This should be quite easy to create since DocProject is becoming a VS package anyway.  A blocking issue though is whether MSBuild is provided by the Shell redistributable.  If not, then I may just have to continue to deploy the External UI instead.  I'm also not sure whether the Shell provides C# and VB.NET source code editors, but if not it's no big deal since they aren't available in the current External UI either.  (The code editors would be used to edit the project's build process component.  I think this would be a great feature to have in the standalone app, if possible, but it's not a requirement.)

My ultimate goal for the standalone UI is to create a program that works with or without Visual Studio.  It must provide the ability to create new DocProjects and DocSites from existing MSBuild project templates, so they work in Visual Studio as well.  It will also provide all of DocProject's existing and upcoming features, including support for UI extensibility; e.g., providers can register new tool bars and tool windows.

Continuous Integration

A project option will be available to enable support for continuous integration.  When enabled, DocProject will copy all dependencies into the project, including DocProject and Sandcastle assemblies, configuration files, and the HTML Help Workshop program, allowing them to be easily committed to source control.  After a DocProject or DocSite is checked-in, another team member can get the latest version to their computer or to a build server and all the dependencies will be updated as well, without requiring any installation.

The only blocking issue of which I'm aware seems to be that Help 2.x requires installation.  DocProject does not use any of the command-line tools that are installed by the VS SDK, however, it does use the MS Help COM interfaces.  Unfortunately, to get the libraries and COM objects installed you must install the VS SDK, but to install the SDK you must first install Visual Studio.  I'll continue to research this when the time comes to see if I can find a workaround, but so far it doesn't look good.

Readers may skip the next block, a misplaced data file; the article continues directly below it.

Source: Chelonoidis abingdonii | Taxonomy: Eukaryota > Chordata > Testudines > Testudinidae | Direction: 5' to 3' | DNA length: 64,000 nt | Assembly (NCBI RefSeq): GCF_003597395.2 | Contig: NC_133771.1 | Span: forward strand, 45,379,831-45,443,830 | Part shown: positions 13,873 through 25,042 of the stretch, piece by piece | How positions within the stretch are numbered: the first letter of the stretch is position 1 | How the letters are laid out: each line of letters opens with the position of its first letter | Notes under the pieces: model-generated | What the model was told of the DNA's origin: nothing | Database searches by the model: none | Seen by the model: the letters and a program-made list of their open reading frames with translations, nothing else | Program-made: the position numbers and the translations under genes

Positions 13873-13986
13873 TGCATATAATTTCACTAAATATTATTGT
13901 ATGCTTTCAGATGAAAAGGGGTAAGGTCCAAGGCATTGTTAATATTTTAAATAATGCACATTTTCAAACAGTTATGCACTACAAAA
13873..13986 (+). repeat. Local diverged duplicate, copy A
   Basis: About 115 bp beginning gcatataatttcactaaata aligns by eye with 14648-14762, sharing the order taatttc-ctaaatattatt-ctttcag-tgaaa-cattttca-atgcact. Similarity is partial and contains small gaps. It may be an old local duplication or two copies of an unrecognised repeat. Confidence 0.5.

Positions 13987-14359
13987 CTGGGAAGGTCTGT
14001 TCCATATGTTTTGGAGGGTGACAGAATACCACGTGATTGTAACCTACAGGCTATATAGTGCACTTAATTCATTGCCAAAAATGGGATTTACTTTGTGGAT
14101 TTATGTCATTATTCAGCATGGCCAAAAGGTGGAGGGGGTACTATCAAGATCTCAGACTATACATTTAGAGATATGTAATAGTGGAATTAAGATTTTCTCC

Continuous Builds

I mentioned this in my previous roadmap post.  The idea is to detect only the changes made to APIs and XML documentation and have a web server that continuously rebuilds a live DocSite so that the updates are visible immediately to all team members.

This feature will require dependency detection and differencing algorithms for both API references and XML documentation.  One question is whether these algorithms will perform better than building entire documentation sets from scratch, but I believe that they certainly will in the scenarios where it really matters.

The goal is that for projects with many large assemblies there should be little delay to see the updates in documentation, at least compared to the very long delay that ensues when rebuilding entire documentation sets from scratch, which is currently the only option with Sandcastle.

To use this feature you would start be creating a new DocSite project and probably selecting some option in the New Project Wizard to indicate that you want continuous build support.  You would also select a VS solution file or an MSBuild project that the DocSite will use to automatically build sources.  In the last wizard step you would add all of the sources to the project as project references, like normal.  When finished configuring the project as usual, you would deploy it to an intranet web server that all team members can access over HTTP.

The live DocSite would trigger a rebuild using MSBuild at a configurable time interval.  This way MSBuild will detect updates automatically and the DocSite will always have the latest versions of all sources.  The DocSite will monitor changes to the sources and continuously rebuild only those topics that were affected.  It will also update the DocSiteContents.xml and DocSiteIndex.xml files, as well as the full-text search index.

One problem might be getting the latest source code onto the server so that the DocSite can rebuild it.  In a team scenario it's probably safe to assume that some sort of source control system is in use.  I'm not sure if it's possible, but if source control systems provide an event model that could be used to automatically get the latest version to the web server after each check-in, that would solve the problem.  Otherwise, manually getting the latest version to the server may be required.  It may be possible to access the source code over a network share (to a build server perhaps) so that it doesn't have to be stored on the web server, although I'm not sure if MSBuild works with UNC.

Using external sources instead of project references may be another option, but replacing the assemblies on a network share automatically might be just as difficult.  It could be done manually or, as with the solution for project references, using source control events to run a build after each (labeled?) check-in.